Software vendors should start providing virtual machine images to help demo their wares

Open source software is often difficult to install and get up running so “trying it out” is not trivial. We need web servers, application servers, database servers, etc all working in tandem just to check out some software. On the commercial side things are a little better but still complicated.

My good friend Faisal Qureshi, who’s in the healthcare IT professional services and consultancy business, left a comment on one of my recent open source articles about how difficult it is to install the open source solutions and suggested that using virtual machine software like VMWare, which is now free for many licensing options, would make it significantly easier for customers to try out software.

A virtual machine (VM) engine is a piece of software (the technology dates back from the mainframe era) that allows multiple logical operating systems (a “virtual machine”) to operate on a single physical machine. Assuming you had enough memory and processor power, you could have a Linux or Windows “host computer” that would allow multiple Windows 95, 98, NT, XP, Linux, etc “client virtual machines” to run as separate windows at the same time. On my workstation I often run several virtual machines at the same time.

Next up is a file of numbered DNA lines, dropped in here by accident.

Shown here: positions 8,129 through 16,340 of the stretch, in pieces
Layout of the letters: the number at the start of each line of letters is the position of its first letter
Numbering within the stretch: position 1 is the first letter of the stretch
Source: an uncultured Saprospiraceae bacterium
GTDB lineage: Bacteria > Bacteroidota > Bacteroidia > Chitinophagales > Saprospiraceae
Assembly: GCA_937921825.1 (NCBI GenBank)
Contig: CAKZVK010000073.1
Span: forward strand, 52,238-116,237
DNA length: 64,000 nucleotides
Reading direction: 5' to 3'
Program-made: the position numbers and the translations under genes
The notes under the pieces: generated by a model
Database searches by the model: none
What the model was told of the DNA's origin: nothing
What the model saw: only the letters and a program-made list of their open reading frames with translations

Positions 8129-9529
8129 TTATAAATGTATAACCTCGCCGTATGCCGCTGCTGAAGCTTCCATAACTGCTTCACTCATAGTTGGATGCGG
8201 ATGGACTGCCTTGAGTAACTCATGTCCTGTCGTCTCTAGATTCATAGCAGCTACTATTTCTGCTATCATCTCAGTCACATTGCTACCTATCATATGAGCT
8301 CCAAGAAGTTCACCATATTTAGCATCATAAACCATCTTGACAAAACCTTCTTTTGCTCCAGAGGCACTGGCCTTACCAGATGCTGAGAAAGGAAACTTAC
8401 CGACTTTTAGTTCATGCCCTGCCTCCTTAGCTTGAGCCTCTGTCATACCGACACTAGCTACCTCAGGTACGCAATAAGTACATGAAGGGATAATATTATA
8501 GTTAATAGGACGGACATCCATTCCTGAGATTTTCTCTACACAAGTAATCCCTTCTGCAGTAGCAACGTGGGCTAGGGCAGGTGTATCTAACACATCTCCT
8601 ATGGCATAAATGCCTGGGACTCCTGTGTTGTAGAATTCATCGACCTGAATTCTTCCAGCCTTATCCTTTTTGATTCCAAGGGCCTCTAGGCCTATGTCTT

I’ve been advising my clients, most of which develop software for a living, to use virtual machines to help improve quality, test multiple operating systems on a single machine, produce “snapshots” of an operating environment to do installations and training, and many other uses. I’ve written so much about it before that I totally forgot about the use that Faisal mentioned.

Faisal’s idea is simple but brilliant: software vendors should create a “virtual machine image” of a system that has their software, database, network, etc all preinstalled and preconfigured. VMWare has a free version that can take a machine image and launch it on any modern computer. For Windows there would be licensing issues from Microsoft (a vendor can’t just create a virtual machine client image with Windows without licensing restrictions). However, for any software that runs on Linux that’s not a problem — just bundle the operating system fully configured to run your software along with whatever else is needed and give your customer a “single click” launch and test capability.

The folks from MedSphere, VISTA, ClearHealth, and other open source groups should take this advice. The virtual machine client model for giving a trial version would change the trial deployment model dramatically and give you leg up on your competition. You could offer a “5 minute” install regardless of how complex your software is.

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